Summary: Sacramento man well-known among UFO trackers for his careful scrutiny of NASA flights.
Sacramento man well-known among UFO trackers for his careful scrutiny of NASA flights
By Will Evans -- Bee Staff Writer
Published 2:15 a.m. PST Tuesday, January 14, 2003
Thursday, when NASA launches another shuttle into orbit, the folks at Mission Control won't be the only ones following its every move.
Jeff Challender will be watching every second of shuttle footage available on cable television from his Sacramento home. And he'll be recording it, adding it to his collection of hundreds of missions, for proof.
Proof of what, he doesn't know. But Challender, 49, believes National Aeronautics and Space Administration cameras are catching glances of UFOs.
Alien spacecraft, space animals, secret government experiments or none of the above -- Challender has no idea what they are. But despite debunkers who say he's staring at ice particles or other space junk, Challender doesn't think the white spots occasionally moving across his screen can be explained by normal means.
These flying objects are, at least for him, "unidentified."
"I don't go for the flying saucers and little green men routine," he says. "All I know is that there is something appearing on NASA video that doesn't belong there."
Though there are many UFO trackers in Sacramento, he's one of only a handful in the world that scope NASA flights for clues. And for his patience and dedication to detail, watching video that he says produces about 10 seconds of "interesting" material out of several hundred hours, he has become respected as a self-taught "expert" in the wider UFO community.
"He has probably more expertise than anyone else, certainly outside of government, in looking at the film," says George Filer, a retired Air Force major who runs a UFO Web site from New Jersey.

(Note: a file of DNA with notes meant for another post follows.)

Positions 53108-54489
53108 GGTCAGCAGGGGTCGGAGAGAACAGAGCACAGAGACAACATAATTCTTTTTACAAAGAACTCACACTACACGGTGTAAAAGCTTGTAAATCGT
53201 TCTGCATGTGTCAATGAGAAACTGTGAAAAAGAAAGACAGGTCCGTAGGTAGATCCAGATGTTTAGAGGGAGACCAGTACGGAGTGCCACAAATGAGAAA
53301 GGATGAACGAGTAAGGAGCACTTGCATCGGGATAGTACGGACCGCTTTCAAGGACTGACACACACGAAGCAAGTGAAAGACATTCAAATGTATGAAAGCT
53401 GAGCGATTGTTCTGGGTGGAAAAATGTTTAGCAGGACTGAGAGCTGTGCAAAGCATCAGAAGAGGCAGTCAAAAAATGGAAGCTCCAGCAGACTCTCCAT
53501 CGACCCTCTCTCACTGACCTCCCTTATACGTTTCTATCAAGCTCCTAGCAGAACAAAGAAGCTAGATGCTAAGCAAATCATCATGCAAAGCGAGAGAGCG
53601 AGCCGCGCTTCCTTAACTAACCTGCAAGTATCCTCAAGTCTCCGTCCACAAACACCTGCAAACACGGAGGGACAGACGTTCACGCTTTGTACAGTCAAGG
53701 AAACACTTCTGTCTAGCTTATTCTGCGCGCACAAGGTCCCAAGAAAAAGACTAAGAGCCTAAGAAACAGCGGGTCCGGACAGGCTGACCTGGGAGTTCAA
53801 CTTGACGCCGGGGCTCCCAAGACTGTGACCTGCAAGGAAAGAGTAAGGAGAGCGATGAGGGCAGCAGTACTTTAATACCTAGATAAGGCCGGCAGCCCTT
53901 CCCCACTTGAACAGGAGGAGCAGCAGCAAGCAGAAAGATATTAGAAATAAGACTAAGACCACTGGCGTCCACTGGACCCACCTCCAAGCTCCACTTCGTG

Challender, disabled by a severe spinal injury, lies on a mattress surrounded by an arsenal of recording equipment for his work: nine VCRs, stacks of VHS tapes, two DVD burners and a DVD player.
With his massive, hand-built, quadruple-hard-drive computer in front, he seems suspended in some kind of space vessel himself.
But the only thing that hints of extraterrestrial interests is a little silver alien, perched on top of his computer.
Challender grabs the NASA footage from Channel 72, run by the Sacramento Educational Cable Consortium. From this mission he'll probably examine 30 to 40 hours of tape, sometimes straight from breakfast to when his family calls him to dinner.
The longtime aviation junkie started taping missions in 1997, just for fun, to edit each one into a documentary. But in 1999, he saw something that grabbed his attention: an illuminated dot, pulsating as it whizzed across the screen. Then, later, he saw many white dots moving around, changing direction and speed.
What were they? Challender has been tracking similar "anomalies" ever since.
"I want answers," says the former railroad laborer. "I believe something's going on and the facts are being kept from us."
NASA isn't so sure.
"I'm not aware of any visuals of (extraterrestrial) activity," says Fred Brown, executive producer of NASA Television.
Challender points to incidents where the camera seems to zoom in on one of the dots and then cuts off the live footage -- signs, he says, of a coverup.
Nonsense, Brown says. "If those things were out there and we were trying to hide them, we wouldn't put them on NASA Television."
Challender is probably seeing bits of liquid or ice, close to the camera, blown around by jets of gas from the shuttle, says Seth Shostak, an astronomer at the SETI Institute, a nonprofit organization running what used to be NASA's "Search for Extraterrestrial Intelligence."